1. Do the Utah Rules of Professional Conduct prohibit referral agreements between two attorneys that require one of the attorneys (the “Referring Attorney”) to refer to the other (the “Receiving Attorney”) all clients that have a certain specified type of products liability claim?
2. The Committee concludes that an agreement between two attorneys which requires the Referring Attorney to refer to the Receiving Attorney all clients that have a certain specified type of claim may likely violate various provisions of the Utah Rules of Professional Conduct (the “Rules”).
3. The Referring Attorney, licensed to practice in the State of Utah, and the Receiving Attorney, licensed to practice elsewhere, enter into an agreement governed by Utah law (the “Agreement”) to jointly pursue certain kinds of products liability claims (the “Claims”) of individuals located in the State of Utah. The Agreement provides in relevant part: (more…)
1. Is an Agreement between a non-lawyer Marketer and a Law Firm where the Marketer conducts telephone marketing to solicit and refer clients to Law Firm in violation of the Rules of Professional Conduct where the payment to the Marketer matches a percentage of the fees paid to the Law Firm by the clients referred to the Law Firm by the Marketer?
2. If the Agreement is in violation of the Rules of Professional Conduct must the Attorney retained by Marketer to enforce the Agreement inform the appropriate professional authority pursuant to Rule 8.3(a)? (more…)
1. To what extent may an attorney participate in an “on-site” fee/retainer funding program to obtain and finance attorney retainer or litigation funds?
2. A lawyer may not participate in an “on-site” fee/retainer funding program, under the circumstances set forth herein, as such would violate the provisions of Rules of Professional Conduct 1.7(a) (Conflict of Interest: Current Clients), Rule 1.8(a) (Acquire a pecuniary interest adverse to the client). The lawyer may, however, obtain a waiver of the conflict by complying with the terms of Rules 1.7(b) and 1.8(a), including making full disclosure and obtaining “informed consent” confirmed in writing. Adequate measures must also be taken to safeguard the lawyer’s independent judgment under Rule 5.4(c) (A third party may not direct or regulate the lawyer’s professional judgment.) (more…)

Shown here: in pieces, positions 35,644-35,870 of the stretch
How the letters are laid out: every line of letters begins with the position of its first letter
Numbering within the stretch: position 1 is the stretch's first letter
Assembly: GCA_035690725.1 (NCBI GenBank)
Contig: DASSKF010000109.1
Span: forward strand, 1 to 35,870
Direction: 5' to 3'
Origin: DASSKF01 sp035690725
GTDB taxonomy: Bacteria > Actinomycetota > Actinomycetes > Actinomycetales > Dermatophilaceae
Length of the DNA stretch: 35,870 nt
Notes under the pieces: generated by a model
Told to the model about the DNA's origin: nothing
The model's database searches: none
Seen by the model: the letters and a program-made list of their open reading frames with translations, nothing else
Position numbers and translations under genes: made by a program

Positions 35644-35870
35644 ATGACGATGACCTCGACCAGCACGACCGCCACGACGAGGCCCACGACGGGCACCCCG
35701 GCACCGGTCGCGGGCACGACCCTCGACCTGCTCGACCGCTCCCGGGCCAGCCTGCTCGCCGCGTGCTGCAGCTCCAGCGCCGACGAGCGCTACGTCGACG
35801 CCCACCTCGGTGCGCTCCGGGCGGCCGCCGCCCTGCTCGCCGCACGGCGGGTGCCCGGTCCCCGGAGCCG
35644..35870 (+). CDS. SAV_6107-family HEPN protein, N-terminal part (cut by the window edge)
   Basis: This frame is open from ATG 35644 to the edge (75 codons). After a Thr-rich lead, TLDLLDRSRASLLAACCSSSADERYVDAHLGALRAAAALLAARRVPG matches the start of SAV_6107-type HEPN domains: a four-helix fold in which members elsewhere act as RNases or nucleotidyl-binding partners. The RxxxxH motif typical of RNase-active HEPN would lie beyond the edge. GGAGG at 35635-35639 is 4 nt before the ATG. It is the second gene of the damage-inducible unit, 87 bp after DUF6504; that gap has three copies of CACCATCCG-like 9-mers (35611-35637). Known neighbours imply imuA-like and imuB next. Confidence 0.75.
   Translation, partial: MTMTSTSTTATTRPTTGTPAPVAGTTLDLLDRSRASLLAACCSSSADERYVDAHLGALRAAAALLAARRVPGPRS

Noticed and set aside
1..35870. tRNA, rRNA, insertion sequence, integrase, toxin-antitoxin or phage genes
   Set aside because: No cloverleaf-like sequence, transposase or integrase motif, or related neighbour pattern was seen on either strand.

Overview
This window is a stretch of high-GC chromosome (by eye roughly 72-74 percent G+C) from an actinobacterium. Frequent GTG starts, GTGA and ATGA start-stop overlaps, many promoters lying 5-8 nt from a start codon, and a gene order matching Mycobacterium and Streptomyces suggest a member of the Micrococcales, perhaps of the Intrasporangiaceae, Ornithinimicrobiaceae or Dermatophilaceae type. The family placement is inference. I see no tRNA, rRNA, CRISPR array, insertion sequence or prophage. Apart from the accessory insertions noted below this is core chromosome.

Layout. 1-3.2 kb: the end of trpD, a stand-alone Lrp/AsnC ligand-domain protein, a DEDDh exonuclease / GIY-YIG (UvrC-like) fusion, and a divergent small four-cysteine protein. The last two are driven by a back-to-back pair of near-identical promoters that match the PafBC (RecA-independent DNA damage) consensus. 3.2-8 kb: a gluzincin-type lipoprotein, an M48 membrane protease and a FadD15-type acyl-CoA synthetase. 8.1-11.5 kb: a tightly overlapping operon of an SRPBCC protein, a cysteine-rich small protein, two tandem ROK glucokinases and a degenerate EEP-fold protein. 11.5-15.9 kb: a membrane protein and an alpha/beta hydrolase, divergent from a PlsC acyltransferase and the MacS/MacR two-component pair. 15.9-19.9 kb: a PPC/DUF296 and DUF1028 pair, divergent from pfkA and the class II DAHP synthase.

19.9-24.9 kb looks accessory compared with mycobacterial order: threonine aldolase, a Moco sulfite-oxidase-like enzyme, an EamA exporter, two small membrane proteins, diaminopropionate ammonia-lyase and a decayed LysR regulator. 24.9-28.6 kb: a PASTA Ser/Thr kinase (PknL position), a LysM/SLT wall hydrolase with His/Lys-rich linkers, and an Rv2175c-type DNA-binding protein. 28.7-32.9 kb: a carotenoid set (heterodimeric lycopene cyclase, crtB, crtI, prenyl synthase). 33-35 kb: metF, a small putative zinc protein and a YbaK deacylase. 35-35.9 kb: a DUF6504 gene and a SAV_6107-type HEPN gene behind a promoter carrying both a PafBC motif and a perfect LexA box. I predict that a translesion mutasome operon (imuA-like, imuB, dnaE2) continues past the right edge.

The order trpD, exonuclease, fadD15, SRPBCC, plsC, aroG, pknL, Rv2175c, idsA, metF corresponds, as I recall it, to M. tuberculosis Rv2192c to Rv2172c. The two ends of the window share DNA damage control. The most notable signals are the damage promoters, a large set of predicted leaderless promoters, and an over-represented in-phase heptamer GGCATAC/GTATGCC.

1. May a community association management company profit from legal work performed by the company’s in-house attorney?
2. A community association management company’s profiting from legal work performed by the company’s in-house attorney constitutes the improper sharing of fees with a non-lawyer in violation of Utah Rule of Professional Conduct 5.4(a).
3. An attorney is employed as in-house counsel for a community association management company. Although the company does not profit from the legal work the attorney performs, the company believes that other community association management companies routinely profit from the legal work performed by their respective in-house attorneys. Specifically, these companies collect a fee from their clients for legal services at a rate that is higher than the cost the companies incur in employing their corporate attorneys. The issue addressed in this Opinion stems from this practice.
Issued December 8, 2006
1. Issue: Under what circumstances may a Utah lawyer be personally involved in a lending transaction to finance a client’s cause of action or obtain funds for the payment of the lawyer’s legal fees and expenses?
2. Conclusion: (a) A lawyer may not directly or indirectly represent a lender to the lawyer’s client in connection with a loan that is made for the purpose of enabling the client to pay the lawyer’s fees or costs. (b) A lawyer may not participate in a contingent, non-recourse loan with a third-party lender to finance the costs and expenses of litigation where the terms of the lending arrangement create the potential that the financial risk to the lawyer of the lending arrangement are lessened if the lawyer obtains no recovery for the client. (more…)
Issued February 11, 2002
¶ 1 Issue: Do the Utah Rules of Professional Conduct preclude a Utah lawyer from financing litigation costs through a loan from a third-party lending institution, if (a) the lawyer is obligated to repay the loan and (b) the client, by separate agreement with the lawyer, is obligated to reimburse the lawyer for such costs?
¶ 2 Conclusion: The Utah Rules of Professional Conduct do not preclude such litigation-financing arrangements, provided the lawyer discloses to the client the terms and conditions of the loan, the client consents, and the lawyer, but not the client, is obligor on the loan. (more…)
(Issued February 27, 2002)
¶ 1 Issue: What are the ethical obligations of an insurance defense lawyer with respect to insurance company guidelines and flat-fee arrangements?